In a sense, the group had been hiking into a storm since May 1, when they had embarked on the 2010 AT Circle Expedition, a group thru-hike of the Appalachian Trail organized by Warren Doyle. Even back then, they knew that turbulence tended to follow him wherever he went.
Doyle has been a controversial figure on the trail since 1973, when he set the AT’s first speed record. Since then, he has laid claim to a number of feats that are either truly impressive or outright bizarre, depending on one’s point of view. He claims to have hiked some 34,000 miles on the Appalachian Trail, including nine thru-hikes–and to have completed two of those end-to-end journeys without taking a single shower. He is probably the only hiker to have been arrested on Katahdin for civil disobedience. And just last fall, he and a friend set another “speed record” that entailed hiking up Springer, then jumping in a car and speeding north to the foot of Mt. Katahdin, and trekking to the summit. (Totals: 30 hours; 4.7 miles of hiking; about 1,500 miles of driving).
In 1983, he helped found the Appalachian Long Distance Hikers’ Association, but later was thrown off the group’s board for reading an inflammatory poem in the raw weeks after 9/11. The trail is so entwined with the fabric of his life that he believes his only son, Forest, was conceived in a trailhead parking lot at Neel’s Gap in Georgia.
But what sets Doyle apart from all other quirky thru-hikers is his personal mission to help others complete the AT. Several times a year, he leads something he calls the Appalachian Trail Institute, a five-day seminar for aspiring thru-hikers. There, they absorb practical advice about pack weight and hiking strategies, while pondering such Doylean koans as: “Don’t fight the Trail. You have to flow with it.”
It seems to work: While just a quarter of would-be thru-hikers make it to Katahdin, Doyle says that 75 percent of his “graduates” (about 500, to date) succeed. “I would not have finished if it weren’t for Warren, and I’ll always be grateful,” wrote one Institute participant on Whiteblaze.net, a popular AT hikers website. “The number one thing I took away is that if you really want to finish, you have to realize that it’s mostly a mental challenge.”
But in terms of helping others with their thru-hike aspirations, nothing compares to Doyle’s AT Circle Expeditions. Every five years, Doyle personally leads an organized group thru-hike–eight since 1975–and on these treks the success rate is close to 100 percent.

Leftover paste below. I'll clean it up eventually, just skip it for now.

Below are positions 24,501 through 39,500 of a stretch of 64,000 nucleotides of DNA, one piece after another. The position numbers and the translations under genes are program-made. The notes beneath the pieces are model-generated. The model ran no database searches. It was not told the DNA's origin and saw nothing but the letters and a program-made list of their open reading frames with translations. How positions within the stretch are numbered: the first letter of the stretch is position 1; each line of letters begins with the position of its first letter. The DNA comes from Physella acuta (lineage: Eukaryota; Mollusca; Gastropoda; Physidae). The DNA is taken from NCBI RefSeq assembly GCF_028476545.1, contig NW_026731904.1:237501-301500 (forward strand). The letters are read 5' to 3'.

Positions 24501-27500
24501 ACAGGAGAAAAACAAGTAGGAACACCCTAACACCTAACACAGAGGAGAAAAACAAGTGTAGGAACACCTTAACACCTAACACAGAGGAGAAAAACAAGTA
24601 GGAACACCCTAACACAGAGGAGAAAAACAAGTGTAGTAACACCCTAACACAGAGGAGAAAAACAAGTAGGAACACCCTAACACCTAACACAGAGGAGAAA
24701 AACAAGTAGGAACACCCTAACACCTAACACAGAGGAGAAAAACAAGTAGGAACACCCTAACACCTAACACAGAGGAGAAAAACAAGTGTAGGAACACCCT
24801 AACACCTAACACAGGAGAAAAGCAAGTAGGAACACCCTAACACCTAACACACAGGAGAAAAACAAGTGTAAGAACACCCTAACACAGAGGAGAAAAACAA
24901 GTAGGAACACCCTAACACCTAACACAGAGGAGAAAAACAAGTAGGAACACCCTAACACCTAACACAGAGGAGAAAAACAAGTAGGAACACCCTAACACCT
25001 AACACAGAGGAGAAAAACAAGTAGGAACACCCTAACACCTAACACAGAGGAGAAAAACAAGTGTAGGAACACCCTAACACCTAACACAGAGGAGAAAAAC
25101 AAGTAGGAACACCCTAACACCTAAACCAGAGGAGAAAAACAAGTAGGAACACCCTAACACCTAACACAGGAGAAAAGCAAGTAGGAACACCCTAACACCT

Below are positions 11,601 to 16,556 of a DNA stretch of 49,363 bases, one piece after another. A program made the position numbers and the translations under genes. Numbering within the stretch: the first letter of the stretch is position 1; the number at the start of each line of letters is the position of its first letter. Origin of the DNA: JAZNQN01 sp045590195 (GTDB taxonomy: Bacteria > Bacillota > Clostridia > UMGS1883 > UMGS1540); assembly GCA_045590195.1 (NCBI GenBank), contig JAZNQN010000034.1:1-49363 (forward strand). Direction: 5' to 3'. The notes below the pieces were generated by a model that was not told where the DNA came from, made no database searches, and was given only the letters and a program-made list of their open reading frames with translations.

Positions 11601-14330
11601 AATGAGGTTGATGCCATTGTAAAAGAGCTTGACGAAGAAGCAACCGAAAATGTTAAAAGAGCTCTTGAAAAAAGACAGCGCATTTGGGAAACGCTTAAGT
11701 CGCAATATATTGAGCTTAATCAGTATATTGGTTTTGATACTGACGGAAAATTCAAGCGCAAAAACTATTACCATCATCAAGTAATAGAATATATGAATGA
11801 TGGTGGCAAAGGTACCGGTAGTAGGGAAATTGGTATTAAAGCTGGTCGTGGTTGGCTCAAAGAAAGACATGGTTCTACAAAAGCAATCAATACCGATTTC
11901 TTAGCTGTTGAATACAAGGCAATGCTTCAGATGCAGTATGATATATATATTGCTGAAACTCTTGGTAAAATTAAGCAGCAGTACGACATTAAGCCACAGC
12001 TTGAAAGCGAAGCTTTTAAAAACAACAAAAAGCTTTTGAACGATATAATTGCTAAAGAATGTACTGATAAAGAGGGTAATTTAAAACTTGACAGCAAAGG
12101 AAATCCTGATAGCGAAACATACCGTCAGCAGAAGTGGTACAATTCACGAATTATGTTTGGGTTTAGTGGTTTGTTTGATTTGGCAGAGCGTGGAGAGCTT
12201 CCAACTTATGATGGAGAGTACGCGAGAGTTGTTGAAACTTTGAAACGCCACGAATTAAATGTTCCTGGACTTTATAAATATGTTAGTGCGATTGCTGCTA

There are two main reasons for this astonishing track record. The first and most obvious is that Doyle’s Expeditions use van support–which does not endear him to AT purists, who fear the possible commercialization of the trail (for-profit guiding is prohibited, and Doyle collects money only to cover group expenses), or who simply feel that using a van is cheating.
But to Doyle’s mind, the van isn’t important anyway. What really matters–what makes these hikes so powerfully unique–is the “Circle,” a vow his hikers make to complete the trail together. For those who join the Circle, three “expectations” apply. First, everybody must follow every white blaze (AT markers). Second, everyone will start and finish the trail at the same time. Third and most important, everybody who starts must finish. In other words, there is no quitting, except due to a family emergency or “unavoidable injury.” Anything short of finishing together, on top of Katahdin, will be considered a failure for all.
Critics decry the use of a van as slackpacking and call the Circle a cult, with Doyle at its center. As a member of the 2000 Expedition puts it, “You know that saying, ‘hike your own hike’? Well, when you hike with Warren, you hike his hike.” His fans see him differently. “Who else would devote so much time to helping you realize your dream?” asks Cindy Bertothy, 59, from Texas, a member of his latest Expedition.
But Doyle’s method raises deeper questions about what, exactly, constitutes a “true” thru-hike. Is it just about completing the 5 million steps between Springer and Katahdin? Or is it about something more–some transcendent sense of self-reliance that is either learned or enhanced along the way? Or do his Circle Expeditions–and their all-for-one, one-for-all pact–offer a more ineffable reward? Could his method teach us all something about working together, and finishing what we start?
To answer these questions–and learn what it’s like to hike with a guy who doesn’t pack a toothbrush for a four-month trek–I joined Doyle’s 2010 AT Circle Expedition for parts of the journey from Georgia to Maine.